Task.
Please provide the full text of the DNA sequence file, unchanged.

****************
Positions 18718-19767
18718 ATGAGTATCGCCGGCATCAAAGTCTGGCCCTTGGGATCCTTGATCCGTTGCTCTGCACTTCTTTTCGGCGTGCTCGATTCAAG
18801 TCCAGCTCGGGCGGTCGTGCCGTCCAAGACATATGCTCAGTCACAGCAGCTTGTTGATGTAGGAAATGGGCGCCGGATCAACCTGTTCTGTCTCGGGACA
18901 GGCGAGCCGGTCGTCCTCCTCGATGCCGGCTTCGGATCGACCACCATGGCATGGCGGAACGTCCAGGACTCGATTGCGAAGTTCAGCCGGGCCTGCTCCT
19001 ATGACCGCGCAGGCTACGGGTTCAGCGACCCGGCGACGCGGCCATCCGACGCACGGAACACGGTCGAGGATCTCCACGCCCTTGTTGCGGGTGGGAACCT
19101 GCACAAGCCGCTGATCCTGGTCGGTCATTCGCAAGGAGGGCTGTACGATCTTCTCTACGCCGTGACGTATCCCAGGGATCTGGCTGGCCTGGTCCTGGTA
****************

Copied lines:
Positions 18718-19767
18718 ATGAGTATCGCCGGCATCAAAGTCTGGCCCTTGGGATCCTTGATCCGTTGCTCTGCACTTCTTTTCGGCGTGCTCGATTCAAG
18801 TCCAGCTCGGGCGGTCGTGCCGTCCAAGACATATGCTCAGTCACAGCAGCTTGTTGATGTAGGAAATGGGCGCCGGATCAACCTGTTCTGTCTCGGGACA
18901 GGCGAGCCGGTCGTCCTCCTCGATGCCGGCTTCGGATCGACCACCATGGCATGGCGGAACGTCCAGGACTCGATTGCGAAGTTCAGCCGGGCCTGCTCCT
19001 ATGACCGCGCAGGCTACGGGTTCAGCGACCCGGCGACGCGGCCATCCGACGCACGGAACACGGTCGAGGATCTCCACGCCCTTGTTGCGGGTGGGAACCT
19101 GCACAAGCCGCTGATCCTGGTCGGTCATTCGCAAGGAGGGCTGTACGATCTTCTCTACGCCGTGACGTATCCCAGGGATCTGGCTGGCCTGGTCCTGGTA